Volume 627, July 2019
|Number of page(s)||12|
|Section||Interstellar and circumstellar matter|
|Published online||27 June 2019|
The essential elements of dust evolution
A viable solution to the interstellar oxygen depletion problem?
Institut d’Astrophysique Spatiale, CNRS/Université Paris-Sud, Université Paris-Saclay, Bâtiment 121, Université Paris-Sud,
91405 Orsay Cedex,
Accepted: 29 May 2019
Context. There remain many open questions relating to the depletion of elements into dust, e.g., exactly how are C and O incorporated into dust in dense clouds and, in particular, what drives the disappearance of oxygen in the denser interstellar medium?
Aims. This work is, in part, an attempt to explain the apparently anomalous incorporation of O atoms into dust in dense clouds.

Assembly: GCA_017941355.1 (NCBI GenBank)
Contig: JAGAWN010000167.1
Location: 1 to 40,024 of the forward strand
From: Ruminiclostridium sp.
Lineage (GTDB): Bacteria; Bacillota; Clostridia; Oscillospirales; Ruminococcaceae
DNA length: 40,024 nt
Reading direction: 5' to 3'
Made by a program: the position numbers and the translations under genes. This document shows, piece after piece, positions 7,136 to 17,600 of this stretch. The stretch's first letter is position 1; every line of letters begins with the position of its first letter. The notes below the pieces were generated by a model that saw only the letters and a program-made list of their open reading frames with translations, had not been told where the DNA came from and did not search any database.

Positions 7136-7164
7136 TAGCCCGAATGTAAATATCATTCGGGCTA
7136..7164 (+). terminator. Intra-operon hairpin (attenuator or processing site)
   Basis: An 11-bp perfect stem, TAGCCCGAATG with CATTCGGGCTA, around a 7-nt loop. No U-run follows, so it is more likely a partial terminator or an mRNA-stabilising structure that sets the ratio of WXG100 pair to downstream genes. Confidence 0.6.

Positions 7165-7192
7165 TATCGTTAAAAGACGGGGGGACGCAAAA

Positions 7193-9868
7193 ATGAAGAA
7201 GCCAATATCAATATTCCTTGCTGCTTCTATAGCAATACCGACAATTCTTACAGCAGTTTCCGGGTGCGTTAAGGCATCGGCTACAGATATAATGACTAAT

Methods. We re-visit the question of the depletion of the elements incorporated into the carbonaceous component of interstellar dust, i.e., C, H, O, N and S, in the light of recent analyses of the organics in comets, meteorites and interplanetary dust particles.
Results. We find that oxygen could be combined with ≈10–20 % of the carbon in the dust in dense regions in the form of a difficult to observe, organic carbonate, (−O−O>C =O), which could explain the unaccounted for 170–255 ppm oxygen depletion.
Conclusions. We conclude that, while C, O and N atoms are depleted into an amorphous a-C:H:O:N phase, we posit that a significant fraction of C and O atoms could be sequestered into an organic carbonate, which provides a viable solution to the oxygen depletion problem. Further, the thermal or photolytic decomposition of this carbonate may have a bearing on the formation of CO2 in the ISM.
Key words: dust, extinction / ISM: molecules / ISM: clouds
© A. P. Jones and N. Ysard 2019
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